Page:Alcohol, a Dangerous and Unnecessary Medicine.djvu/349

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341
ALCOHOL AS A MEDICINE.


tution can pass through and live, and even then he is crippled and made more liable to whatever disease may come along ever afterward.

"Disease is not entity to be killed by a shot from a professional gun, but a condition, an effort of outraged nature to free itself from an incumbrance, and should be aided rather than hindered by the administration of any nerve irritant. There never will come a time when the laws of health can be evaded. Nor is there any vicarious atonement. The full penalty of disobedience will invariably be exacted. The hunt for a panacea is as sure to be disappointing in the future as it has been in the past."

A writer in the Brooklyn Citizen says :—

"Few people are aware of the extent of a peculiar kind of dissipation known as ginger-drinking. The article used is the essence of ginger, such as is put up in the several proprietary preparations known to the trade, or the alcohol extract ordinarily sold over the druggist's counter. Having once acquired a liking for it, the victim becomes as much a slave to his appetite as the opium eater or the votary of cocaine. In its effect it is much the most injurious of all such practices, for in the course of time it destroys the coating of the stomach, and dooms its victim to a slow and agonizing death.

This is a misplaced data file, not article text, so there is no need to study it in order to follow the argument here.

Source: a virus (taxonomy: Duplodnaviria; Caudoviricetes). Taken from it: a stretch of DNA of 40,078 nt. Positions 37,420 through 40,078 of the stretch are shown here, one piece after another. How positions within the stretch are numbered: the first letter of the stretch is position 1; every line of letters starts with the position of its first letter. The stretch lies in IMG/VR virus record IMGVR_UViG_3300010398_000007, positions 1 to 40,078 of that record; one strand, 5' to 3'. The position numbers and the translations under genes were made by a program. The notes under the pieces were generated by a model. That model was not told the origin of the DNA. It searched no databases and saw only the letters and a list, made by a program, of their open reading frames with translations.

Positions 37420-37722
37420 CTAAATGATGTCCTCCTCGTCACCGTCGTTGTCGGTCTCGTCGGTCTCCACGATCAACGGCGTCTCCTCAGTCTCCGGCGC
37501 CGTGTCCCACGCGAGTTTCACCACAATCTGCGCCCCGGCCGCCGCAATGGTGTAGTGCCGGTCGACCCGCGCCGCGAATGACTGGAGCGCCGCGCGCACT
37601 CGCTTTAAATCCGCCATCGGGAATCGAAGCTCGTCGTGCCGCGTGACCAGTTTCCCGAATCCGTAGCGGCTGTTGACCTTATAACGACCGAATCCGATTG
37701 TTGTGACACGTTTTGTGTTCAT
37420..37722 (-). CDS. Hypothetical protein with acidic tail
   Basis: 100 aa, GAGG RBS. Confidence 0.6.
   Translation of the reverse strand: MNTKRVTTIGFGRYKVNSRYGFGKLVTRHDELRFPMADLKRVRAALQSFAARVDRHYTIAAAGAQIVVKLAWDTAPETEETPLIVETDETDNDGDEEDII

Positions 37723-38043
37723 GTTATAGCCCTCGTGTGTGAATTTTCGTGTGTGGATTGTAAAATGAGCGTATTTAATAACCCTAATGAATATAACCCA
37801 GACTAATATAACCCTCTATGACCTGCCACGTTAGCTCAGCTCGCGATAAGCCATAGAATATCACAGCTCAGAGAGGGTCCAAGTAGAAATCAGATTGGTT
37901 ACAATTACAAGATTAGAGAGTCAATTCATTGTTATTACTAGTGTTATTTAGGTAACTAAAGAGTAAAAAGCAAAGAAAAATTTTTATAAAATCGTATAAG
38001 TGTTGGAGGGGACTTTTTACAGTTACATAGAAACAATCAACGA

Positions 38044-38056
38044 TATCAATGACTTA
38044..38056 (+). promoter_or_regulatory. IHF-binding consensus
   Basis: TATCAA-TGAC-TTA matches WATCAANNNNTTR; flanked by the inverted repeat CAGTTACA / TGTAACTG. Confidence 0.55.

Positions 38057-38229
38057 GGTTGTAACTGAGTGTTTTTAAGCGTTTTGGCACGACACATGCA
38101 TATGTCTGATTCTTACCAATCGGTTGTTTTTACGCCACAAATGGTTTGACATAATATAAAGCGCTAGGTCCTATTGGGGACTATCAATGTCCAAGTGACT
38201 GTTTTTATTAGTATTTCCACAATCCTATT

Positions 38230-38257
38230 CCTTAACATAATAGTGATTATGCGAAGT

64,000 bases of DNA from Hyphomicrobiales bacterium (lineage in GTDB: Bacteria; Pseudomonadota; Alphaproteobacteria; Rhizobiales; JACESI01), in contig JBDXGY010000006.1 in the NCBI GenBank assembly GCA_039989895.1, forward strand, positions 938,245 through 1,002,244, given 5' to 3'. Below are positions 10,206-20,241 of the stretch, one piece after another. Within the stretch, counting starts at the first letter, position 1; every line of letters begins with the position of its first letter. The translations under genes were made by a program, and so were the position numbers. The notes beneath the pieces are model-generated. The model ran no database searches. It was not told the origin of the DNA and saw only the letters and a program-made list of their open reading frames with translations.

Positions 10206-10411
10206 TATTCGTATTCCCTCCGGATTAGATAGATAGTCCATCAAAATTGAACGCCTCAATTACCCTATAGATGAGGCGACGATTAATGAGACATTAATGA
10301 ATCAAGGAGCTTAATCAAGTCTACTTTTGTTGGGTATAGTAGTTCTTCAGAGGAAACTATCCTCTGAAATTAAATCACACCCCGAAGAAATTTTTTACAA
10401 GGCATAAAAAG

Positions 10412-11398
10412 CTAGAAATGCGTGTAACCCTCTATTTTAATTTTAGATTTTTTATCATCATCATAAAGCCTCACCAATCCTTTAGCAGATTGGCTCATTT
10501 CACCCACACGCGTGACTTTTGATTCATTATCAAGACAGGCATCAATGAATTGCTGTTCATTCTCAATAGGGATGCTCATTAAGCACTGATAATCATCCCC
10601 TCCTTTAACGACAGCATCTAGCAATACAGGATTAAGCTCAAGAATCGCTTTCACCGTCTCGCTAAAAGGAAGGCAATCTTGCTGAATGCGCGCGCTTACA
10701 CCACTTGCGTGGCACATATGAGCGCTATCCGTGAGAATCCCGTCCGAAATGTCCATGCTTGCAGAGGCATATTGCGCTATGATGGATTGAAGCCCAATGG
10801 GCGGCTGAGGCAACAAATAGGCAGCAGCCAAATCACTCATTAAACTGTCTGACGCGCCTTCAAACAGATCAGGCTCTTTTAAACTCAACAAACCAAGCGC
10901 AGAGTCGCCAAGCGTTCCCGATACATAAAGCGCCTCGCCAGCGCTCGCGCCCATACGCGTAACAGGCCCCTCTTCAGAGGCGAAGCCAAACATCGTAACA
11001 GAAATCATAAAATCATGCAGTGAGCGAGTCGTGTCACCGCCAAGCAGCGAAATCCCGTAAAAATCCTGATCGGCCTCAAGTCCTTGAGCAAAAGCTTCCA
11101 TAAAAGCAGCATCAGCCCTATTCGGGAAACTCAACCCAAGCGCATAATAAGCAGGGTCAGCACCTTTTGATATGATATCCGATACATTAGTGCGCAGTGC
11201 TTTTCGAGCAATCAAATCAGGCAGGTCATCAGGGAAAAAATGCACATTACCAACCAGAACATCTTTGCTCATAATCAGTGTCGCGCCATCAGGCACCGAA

"The druggist who told me about the thing says that as ginger essence contains about one hundred per cent, alcohol, and whisky less than fifty per cent., the former is therefore twice as intoxicating. In fact, this is the reason why it is used by hardened old topers whose stomachs are no longer capable of intoxicating stimulation from whisky. They need the more powerful agency of the pure alcohol in the ginger extract. He told me that he had two regular customers, one a woman, who had ginger on several occasions for stomachic pains. The relief it afforded her was so grateful that she took it upon any recurrence of her trouble. She found, too, that the slight ex-